We will never succeed in changing the government’s warped priorities if we limit our activity to sharing food between ourselves. What we should also do is come together, unite and demonstrate in front of the government to say: ‘stop what you’re doing!’ But instead of collectively demanding that our governments immediately distribute food to the hungry, many of those involved in food sharing initiatives are behaving as if there’s a war going on. Food is being donated, collected, salvaged and redistributed to help ensure that those who have no money at least have access to the nation’s food surplus. That is a venerable thing to do, but there are no bombs being dropped on our streets or any restrictions being placed on the availability of food. Then why isn’t the world’s food reaching the people who need it most, despite there being more than enough to go around? The reasons are well discussed: because the price of food is being dictated by the vagaries of market forces. Because the wholesale commercialisation of food allows it to be hoarded, wasted, speculated upon for profit and sold as animal fodder to industrial feedlots. In response to the monstrous injustices that ensue from this state of affairs, are we going to feed somebody in our neighbourhood and then go home and be happy? The overwhelming extent of avoidable deaths due to hunger demands an emergency response from the world’s governments. So the very first step towards changing this situation is to understand that we are not at war, that there is plenty of food available in the world, and it is our governments that are to blame for causing food deprivation through their reckless policies. How else can food crises of biblical proportions keep repeating themselves, again and again? The time has come when we must say: enough is enough!

It is the world’s governments that have the power to change the laws, to regulate the corporations and redirect the food to where it is needed. Even the corporations, despite all their deviousness, are no match compared to a united voice of the world’s people. From whichever way you look at it, the key to change is the collective power of ordinary people. If enough people unite and tell a corrupt government leader that they have to leave office, then that politician will leave, as we have seen in Egypt. And if enough people boycotted the products of major agri-corporations, then those corporations would be forced to change their destructive practices that are causing poverty and perpetuating hunger. It is up to us, the everyday men and women of goodwill, to make a stand for the kind of world we want to live in. We are born to serve, we are born with compassion, we are born to help those less fortunate than ourselves, and the governments are taking that away from us with their perfidious laws and policies; for how much longer are we going to conform while our brothers and sisters are dying of starvation and disease?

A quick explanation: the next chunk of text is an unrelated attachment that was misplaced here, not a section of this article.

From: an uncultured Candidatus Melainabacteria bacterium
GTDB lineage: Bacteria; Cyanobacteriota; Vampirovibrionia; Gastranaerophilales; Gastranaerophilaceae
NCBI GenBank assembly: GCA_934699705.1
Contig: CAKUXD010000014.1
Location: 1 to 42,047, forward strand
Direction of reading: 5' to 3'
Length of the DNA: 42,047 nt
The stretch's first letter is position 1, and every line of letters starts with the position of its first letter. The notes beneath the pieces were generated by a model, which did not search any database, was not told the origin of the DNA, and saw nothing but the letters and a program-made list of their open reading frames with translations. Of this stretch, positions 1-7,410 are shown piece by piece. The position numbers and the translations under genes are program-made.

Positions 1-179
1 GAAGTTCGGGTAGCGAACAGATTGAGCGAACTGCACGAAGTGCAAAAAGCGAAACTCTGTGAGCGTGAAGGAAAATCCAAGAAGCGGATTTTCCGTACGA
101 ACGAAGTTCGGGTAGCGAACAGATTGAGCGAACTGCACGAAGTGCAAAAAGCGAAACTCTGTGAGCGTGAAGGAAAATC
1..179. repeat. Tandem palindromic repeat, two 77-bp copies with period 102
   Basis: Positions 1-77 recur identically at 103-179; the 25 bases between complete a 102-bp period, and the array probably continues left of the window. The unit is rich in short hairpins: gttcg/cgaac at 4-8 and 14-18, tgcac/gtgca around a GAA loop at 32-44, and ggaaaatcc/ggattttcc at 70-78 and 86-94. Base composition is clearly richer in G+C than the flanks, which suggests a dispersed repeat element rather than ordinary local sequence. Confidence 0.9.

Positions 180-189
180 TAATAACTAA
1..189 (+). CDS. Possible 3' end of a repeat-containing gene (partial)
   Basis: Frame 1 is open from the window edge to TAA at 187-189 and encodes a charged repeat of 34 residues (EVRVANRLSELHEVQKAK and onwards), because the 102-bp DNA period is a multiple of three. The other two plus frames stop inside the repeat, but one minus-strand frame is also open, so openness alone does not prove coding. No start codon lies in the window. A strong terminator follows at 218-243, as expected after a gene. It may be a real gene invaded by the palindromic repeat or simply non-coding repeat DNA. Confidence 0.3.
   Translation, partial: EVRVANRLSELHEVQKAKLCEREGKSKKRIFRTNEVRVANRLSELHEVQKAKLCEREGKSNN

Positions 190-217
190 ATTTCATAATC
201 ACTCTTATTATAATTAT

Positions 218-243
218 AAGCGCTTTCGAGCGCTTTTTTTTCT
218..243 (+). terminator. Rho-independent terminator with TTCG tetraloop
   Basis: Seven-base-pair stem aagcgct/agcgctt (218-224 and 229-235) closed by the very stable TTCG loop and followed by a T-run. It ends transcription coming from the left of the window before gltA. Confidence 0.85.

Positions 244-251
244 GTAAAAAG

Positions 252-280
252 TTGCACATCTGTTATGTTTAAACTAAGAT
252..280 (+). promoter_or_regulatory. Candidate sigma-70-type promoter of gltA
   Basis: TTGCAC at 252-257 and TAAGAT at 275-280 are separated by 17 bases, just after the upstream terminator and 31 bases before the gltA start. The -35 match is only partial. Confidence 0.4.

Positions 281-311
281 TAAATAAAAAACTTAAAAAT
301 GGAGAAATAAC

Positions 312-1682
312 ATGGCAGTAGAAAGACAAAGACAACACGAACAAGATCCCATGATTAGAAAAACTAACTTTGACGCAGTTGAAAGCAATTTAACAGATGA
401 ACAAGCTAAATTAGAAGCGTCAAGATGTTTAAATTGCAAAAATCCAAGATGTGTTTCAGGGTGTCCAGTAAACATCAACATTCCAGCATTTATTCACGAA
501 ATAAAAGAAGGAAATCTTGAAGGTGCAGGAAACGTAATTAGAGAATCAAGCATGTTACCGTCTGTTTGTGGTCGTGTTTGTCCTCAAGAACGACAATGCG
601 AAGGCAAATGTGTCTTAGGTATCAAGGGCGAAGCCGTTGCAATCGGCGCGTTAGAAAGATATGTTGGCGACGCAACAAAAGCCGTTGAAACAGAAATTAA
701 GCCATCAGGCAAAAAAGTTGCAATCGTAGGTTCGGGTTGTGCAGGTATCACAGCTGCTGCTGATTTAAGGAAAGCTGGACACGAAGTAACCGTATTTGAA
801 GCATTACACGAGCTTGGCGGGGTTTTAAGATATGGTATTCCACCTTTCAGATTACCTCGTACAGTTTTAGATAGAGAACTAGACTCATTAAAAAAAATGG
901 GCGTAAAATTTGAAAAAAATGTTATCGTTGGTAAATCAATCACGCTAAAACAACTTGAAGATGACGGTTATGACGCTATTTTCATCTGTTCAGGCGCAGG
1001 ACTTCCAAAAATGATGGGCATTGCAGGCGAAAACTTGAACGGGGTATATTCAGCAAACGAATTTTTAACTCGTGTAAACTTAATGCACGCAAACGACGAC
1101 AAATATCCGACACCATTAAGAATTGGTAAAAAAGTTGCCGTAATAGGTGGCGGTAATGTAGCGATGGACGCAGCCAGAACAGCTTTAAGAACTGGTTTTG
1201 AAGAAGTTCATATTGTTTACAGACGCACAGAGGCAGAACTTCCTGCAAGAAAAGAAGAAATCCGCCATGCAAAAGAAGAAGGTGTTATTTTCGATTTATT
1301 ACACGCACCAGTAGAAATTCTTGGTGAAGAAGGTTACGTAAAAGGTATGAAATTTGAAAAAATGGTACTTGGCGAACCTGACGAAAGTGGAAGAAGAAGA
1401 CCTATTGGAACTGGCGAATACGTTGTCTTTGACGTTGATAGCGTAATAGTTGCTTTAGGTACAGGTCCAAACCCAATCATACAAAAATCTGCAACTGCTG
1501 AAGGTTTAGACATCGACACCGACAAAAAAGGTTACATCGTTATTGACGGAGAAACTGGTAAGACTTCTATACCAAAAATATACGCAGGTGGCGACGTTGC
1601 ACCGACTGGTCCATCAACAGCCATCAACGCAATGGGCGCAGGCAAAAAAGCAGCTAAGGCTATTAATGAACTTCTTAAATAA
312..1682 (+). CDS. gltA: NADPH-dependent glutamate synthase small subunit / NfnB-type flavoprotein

We have to become activists and unite no matter where we live in the world, and together we can stop this injustice. It is time for a huge demonstration that doesn’t cease until the crisis of hunger is adequately addressed by our governments. It cannot be like the protests against the Iraq war in 2003 when millions of people amassed internationally for one weekend and then went home, permitting the politicians to carry on with their mercenary strategies. We have to carry on and on and on, in every country and capital city, until an emergency programme of food redistribution is coordinated by governments at an international level. It will never be enough if we target our efforts at sharing food within our own localities; the critical magnitude of the situation behooves us to come together with awareness of what is happening around the world, to organise ourselves and demand from our governments that everyone is fed. Even the people who are sharing food locally and those who are receiving that food should join forces, go outside and demonstrate for an irrevocable end to hunger!

The rise of an indignant public

Without the rise of an indignant public we will never witness a re-ordering of global priorities, a massive redirection of funds to the poorest areas of the world, and a concerted restructuring of the global economy to ensure that extreme poverty is completely eradicated and never allowed to happen again. However, let’s not be tempted to believe that the existing government leaders will automatically accede to an overwhelming call from the public to end hunger. We know that the world’s governments have the means to rapidly end the suffering of millions of people, but that doesn’t mean it is in their best interests to do so. For instance, it is taken for granted that only strategic or economic interests will incentivise a foreign intervention in the forgotten conflict zones of Africa, let alone the prospect of enacting an intergovernmental emergency programme to rebuild those devastated regions and care for the dispossessed. And even if the political will were there for such extensive relief and support, the current methods used to help the poor in less developed nations will always remain insufficient, such as Official Development Assistance. This is the remnant of a very old and malefic system, and it’s high time that institutionalised charity was replaced by an international programme of coordinated action to forever end hunger and needless deprivation.